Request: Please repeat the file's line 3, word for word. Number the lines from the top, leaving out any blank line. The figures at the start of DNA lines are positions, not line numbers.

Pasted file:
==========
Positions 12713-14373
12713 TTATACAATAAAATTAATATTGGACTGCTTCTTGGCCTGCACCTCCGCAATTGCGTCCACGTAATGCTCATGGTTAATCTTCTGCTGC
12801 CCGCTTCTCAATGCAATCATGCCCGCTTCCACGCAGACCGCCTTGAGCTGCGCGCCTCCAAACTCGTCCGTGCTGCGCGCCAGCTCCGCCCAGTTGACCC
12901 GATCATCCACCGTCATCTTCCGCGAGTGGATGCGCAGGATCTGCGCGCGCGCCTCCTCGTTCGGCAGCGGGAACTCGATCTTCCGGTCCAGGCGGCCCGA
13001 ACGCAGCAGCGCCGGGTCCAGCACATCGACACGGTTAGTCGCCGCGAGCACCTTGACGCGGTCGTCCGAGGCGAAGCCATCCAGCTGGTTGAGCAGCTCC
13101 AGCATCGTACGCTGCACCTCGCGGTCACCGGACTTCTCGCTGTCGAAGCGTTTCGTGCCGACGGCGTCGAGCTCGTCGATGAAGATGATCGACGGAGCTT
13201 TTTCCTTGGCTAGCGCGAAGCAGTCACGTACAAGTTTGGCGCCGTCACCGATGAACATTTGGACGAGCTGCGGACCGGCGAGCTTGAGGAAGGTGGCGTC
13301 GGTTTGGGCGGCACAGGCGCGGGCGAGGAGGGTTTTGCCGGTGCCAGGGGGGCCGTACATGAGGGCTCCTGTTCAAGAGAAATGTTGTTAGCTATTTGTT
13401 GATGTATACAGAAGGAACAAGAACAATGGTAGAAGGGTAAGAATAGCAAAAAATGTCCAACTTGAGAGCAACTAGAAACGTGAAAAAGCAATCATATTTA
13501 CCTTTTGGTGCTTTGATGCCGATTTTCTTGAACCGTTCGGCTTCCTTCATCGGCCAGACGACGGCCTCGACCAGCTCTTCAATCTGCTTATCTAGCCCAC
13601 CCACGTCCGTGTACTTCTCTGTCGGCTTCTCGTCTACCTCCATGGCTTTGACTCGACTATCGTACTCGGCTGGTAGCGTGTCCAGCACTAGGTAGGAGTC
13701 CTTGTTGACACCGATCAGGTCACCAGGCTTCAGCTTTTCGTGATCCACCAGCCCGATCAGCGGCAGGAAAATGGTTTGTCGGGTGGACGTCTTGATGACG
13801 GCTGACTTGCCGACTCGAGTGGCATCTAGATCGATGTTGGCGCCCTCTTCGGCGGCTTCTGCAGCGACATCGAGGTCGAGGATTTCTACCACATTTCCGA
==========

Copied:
12801 CCGCTTCTCAATGCAATCATGCCCGCTTCCACGCAGACCGCCTTGAGCTGCGCGCCTCCAAACTCGTCCGTGCTGCGCGCCAGCTCCGCCCAGTTGACCC